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Thursday, October 26, 2023

Court Rejects Challenge to City's "Shared Housing" Ordinance

The City of Chicago allows the owner of a two to four unit residential building to rent out a unit as a short term rental provided the building is the owner's primary residence. An owner who does not primarily reside in the building can request an "adjustment" from the City if the owner can establish certain factors. An owner of multiple residential buildings who received an adjustment for one building but was denied other adjustments in another building sued the City on several grounds, including arguing that the City ordinance was unconstitutional. The case made its way to the Appellate Court which ruled in favor of the City in Henderson v. City of Chicago.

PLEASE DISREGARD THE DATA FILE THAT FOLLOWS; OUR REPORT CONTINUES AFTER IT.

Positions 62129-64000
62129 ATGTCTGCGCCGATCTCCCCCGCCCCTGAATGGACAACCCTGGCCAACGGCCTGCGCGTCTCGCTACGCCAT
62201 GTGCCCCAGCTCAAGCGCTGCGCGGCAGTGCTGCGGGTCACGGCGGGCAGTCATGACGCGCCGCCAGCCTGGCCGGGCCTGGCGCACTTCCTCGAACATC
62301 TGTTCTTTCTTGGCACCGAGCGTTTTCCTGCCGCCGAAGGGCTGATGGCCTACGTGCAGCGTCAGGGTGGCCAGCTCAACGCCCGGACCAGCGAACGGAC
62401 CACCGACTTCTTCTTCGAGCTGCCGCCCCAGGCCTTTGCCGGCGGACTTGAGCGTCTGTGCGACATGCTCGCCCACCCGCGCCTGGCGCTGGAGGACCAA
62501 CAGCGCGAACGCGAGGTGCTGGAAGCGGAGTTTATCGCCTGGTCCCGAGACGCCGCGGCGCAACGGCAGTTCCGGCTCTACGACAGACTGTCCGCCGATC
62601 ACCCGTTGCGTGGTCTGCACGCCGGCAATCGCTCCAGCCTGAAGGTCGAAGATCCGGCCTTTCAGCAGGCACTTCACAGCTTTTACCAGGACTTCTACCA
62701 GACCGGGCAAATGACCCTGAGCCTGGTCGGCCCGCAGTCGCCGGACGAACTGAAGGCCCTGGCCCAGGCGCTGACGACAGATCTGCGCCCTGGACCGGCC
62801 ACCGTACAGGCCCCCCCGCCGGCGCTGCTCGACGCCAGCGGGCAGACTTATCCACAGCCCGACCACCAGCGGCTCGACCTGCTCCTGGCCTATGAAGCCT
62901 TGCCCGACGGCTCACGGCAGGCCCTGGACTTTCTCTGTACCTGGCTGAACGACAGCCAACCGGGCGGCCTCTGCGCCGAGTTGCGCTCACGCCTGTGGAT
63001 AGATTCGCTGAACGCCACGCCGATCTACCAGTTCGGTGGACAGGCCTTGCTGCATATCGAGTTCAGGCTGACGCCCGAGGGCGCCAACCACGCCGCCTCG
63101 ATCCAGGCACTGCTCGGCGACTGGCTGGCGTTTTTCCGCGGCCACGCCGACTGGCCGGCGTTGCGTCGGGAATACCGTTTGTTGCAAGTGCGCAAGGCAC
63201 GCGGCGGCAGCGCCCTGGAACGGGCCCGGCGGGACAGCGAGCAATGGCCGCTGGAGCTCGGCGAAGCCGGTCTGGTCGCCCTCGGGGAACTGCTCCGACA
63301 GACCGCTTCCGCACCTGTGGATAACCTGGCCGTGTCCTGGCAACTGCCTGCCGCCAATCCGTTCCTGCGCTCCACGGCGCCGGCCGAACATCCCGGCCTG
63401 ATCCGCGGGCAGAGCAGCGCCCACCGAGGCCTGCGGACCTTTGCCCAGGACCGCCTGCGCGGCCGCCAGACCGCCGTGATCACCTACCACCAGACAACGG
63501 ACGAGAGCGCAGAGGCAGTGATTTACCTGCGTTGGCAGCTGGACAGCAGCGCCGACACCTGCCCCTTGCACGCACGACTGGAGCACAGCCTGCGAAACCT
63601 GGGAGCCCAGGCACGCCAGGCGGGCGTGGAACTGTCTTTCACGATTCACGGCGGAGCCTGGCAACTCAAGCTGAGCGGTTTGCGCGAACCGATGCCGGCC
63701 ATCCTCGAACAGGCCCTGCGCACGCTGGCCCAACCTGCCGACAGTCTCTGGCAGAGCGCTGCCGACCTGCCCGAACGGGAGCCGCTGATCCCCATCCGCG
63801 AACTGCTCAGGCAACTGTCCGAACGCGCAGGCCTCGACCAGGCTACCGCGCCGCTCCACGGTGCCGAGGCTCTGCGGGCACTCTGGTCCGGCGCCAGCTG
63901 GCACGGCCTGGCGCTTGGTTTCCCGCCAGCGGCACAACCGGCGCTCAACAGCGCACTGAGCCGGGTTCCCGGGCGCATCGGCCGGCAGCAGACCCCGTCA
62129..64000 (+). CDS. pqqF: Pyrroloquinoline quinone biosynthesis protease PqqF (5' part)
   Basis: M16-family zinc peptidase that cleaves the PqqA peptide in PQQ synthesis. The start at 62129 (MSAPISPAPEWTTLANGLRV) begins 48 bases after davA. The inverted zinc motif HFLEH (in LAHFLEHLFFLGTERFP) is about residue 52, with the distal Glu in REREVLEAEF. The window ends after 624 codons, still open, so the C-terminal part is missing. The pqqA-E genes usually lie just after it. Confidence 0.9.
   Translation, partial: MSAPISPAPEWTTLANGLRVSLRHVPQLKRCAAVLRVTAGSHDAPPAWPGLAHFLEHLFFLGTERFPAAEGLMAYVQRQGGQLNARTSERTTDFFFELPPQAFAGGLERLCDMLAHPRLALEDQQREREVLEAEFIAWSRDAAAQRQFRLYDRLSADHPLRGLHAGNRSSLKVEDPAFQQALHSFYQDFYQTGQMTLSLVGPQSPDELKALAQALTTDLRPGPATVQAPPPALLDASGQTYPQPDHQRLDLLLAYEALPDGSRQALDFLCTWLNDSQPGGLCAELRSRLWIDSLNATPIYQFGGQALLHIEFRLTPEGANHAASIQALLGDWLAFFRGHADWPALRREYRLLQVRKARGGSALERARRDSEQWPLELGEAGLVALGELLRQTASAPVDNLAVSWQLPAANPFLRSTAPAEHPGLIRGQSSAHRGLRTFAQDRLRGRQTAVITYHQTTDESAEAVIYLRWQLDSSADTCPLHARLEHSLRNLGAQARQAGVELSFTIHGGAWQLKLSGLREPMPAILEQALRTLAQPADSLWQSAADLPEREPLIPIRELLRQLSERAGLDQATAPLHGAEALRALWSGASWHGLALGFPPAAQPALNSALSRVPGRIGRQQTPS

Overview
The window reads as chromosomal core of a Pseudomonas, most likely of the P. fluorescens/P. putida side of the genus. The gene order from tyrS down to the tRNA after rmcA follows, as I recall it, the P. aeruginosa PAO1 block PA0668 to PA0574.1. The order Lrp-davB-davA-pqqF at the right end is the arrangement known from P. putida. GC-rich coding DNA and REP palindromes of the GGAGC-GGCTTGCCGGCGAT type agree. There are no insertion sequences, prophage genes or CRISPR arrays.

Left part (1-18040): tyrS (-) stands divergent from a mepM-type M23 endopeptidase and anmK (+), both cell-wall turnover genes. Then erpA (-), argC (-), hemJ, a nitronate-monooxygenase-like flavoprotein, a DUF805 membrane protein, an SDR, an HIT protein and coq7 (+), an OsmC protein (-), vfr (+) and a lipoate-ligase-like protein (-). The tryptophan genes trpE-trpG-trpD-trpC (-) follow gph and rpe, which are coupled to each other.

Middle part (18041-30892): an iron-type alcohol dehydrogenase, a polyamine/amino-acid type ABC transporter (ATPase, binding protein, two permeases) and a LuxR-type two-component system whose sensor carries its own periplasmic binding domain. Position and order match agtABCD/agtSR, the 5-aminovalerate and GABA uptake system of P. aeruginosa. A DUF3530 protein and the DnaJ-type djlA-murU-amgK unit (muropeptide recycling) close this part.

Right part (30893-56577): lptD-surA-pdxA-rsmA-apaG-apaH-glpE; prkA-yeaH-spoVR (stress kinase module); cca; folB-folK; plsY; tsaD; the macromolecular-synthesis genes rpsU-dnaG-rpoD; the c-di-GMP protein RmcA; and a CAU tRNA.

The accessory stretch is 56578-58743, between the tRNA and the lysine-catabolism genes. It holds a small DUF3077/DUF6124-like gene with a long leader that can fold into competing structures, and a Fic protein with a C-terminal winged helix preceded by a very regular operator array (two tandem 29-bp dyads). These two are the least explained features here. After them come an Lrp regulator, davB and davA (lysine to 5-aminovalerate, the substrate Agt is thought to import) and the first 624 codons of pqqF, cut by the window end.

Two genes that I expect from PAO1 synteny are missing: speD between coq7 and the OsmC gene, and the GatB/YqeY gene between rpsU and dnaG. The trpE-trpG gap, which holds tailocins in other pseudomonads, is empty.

The Appellate Court first rejected the owner's argument that the Ordinance was unconstitutional because it it required owners to provide sensitive or personal financial information in order to demonstrate a financial burden, in violation of the privacy clause of the Illinois Constitution. Second, the Court held that the Ordinance did not constitute an unreasonable property seizure under the federal or state constitutions, finding that the stated purpose of the Ordinance (to limit the number of shared housing units to reduce the burden or nuisance on neighboring residents) was a rational means to achieve the City's purpose. Third, the Court rejected the owner's argument that the investigation by the City to discover noncompliant rental listings was a warrantless search in violation of the constitution, finding that the owner did not meet his burden of showing how an electronic search by City investigators violated his constitutional rights. The Court also upheld the City's imposition of fines in the amount of $5,000 for the owner's failure or refusal to remove unregistered rental listings.


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